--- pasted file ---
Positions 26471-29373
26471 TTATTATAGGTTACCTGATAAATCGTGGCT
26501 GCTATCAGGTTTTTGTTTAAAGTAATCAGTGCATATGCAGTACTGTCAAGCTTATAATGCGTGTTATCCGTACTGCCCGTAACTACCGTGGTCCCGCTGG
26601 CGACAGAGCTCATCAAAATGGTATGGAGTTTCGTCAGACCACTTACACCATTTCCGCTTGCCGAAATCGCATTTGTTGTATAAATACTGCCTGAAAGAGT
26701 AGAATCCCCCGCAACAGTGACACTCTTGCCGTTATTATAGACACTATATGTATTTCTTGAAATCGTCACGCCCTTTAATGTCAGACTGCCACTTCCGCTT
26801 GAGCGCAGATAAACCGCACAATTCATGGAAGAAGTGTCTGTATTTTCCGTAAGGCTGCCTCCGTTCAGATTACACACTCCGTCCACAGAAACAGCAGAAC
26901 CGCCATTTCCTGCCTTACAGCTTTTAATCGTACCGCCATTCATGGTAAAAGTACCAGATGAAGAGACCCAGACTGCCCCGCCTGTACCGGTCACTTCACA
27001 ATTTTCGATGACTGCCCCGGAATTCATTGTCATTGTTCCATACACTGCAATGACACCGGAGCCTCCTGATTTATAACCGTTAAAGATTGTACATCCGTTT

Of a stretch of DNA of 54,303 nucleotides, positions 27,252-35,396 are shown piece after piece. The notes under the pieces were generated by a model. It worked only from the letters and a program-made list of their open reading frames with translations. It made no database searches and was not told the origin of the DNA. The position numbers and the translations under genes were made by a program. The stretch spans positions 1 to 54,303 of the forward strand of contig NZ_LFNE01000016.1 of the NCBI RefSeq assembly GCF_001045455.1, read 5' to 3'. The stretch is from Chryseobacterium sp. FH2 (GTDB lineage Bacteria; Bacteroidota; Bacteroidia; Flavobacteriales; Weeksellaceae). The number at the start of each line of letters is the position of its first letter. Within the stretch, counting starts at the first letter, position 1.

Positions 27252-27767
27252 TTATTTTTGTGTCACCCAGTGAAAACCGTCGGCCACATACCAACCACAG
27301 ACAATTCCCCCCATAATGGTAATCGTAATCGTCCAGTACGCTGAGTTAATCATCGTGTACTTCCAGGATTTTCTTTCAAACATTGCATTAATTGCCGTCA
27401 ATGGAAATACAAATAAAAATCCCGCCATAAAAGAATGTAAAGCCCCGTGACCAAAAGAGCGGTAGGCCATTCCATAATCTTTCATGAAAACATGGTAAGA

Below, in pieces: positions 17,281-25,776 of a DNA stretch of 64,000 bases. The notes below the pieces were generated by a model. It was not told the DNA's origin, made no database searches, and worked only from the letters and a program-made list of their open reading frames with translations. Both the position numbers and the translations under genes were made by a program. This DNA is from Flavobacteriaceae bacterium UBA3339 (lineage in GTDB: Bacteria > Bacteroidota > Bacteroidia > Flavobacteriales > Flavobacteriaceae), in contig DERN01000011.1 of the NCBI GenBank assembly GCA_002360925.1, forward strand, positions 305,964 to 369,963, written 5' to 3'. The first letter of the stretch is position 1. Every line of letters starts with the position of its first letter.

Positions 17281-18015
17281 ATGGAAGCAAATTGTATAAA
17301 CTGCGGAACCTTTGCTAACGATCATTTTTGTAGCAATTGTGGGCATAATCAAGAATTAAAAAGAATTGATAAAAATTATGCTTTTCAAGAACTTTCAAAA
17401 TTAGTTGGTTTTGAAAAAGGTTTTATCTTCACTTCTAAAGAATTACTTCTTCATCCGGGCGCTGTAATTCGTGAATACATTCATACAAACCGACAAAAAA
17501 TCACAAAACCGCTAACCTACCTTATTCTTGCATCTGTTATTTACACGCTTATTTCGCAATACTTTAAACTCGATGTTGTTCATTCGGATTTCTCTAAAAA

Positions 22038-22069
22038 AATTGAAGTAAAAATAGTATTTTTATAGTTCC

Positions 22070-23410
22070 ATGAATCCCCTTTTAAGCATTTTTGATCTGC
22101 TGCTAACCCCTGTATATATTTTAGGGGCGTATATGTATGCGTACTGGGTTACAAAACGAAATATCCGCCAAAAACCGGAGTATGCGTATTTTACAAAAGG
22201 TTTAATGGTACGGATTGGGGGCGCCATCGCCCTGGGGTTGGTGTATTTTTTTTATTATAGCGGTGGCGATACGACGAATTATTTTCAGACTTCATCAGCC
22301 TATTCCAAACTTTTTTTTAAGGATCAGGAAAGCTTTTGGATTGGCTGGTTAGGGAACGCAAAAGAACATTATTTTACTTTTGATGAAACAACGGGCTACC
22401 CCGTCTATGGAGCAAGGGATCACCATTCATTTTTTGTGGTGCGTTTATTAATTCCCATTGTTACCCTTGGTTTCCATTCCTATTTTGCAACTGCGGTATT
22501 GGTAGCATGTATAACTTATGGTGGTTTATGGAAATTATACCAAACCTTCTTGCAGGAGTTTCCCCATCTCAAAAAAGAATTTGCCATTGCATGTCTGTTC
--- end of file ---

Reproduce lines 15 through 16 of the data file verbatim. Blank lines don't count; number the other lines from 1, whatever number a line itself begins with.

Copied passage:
Positions 17281-18015
17281 ATGGAAGCAAATTGTATAAA